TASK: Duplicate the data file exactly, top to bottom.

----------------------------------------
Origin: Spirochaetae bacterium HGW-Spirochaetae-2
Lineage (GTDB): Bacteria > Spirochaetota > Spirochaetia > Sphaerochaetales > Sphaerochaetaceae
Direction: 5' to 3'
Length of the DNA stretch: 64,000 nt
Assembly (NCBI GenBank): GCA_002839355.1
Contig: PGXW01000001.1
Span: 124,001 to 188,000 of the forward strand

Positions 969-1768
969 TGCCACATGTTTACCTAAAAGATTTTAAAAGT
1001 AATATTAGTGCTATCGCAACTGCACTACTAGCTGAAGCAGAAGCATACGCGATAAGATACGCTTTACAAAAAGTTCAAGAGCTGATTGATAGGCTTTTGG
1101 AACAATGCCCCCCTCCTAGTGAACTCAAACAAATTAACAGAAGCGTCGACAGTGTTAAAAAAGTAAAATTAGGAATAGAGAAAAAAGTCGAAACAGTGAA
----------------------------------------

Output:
Origin: Spirochaetae bacterium HGW-Spirochaetae-2
Lineage (GTDB): Bacteria > Spirochaetota > Spirochaetia > Sphaerochaetales > Sphaerochaetaceae
Direction: 5' to 3'
Length of the DNA stretch: 64,000 nt
Assembly (NCBI GenBank): GCA_002839355.1
Contig: PGXW01000001.1
Span: 124,001 to 188,000 of the forward strand

Positions 969-1768
969 TGCCACATGTTTACCTAAAAGATTTTAAAAGT
1001 AATATTAGTGCTATCGCAACTGCACTACTAGCTGAAGCAGAAGCATACGCGATAAGATACGCTTTACAAAAAGTTCAAGAGCTGATTGATAGGCTTTTGG
1101 AACAATGCCCCCCTCCTAGTGAACTCAAACAAATTAACAGAAGCGTCGACAGTGTTAAAAAAGTAAAATTAGGAATAGAGAAAAAAGTCGAAACAGTGAA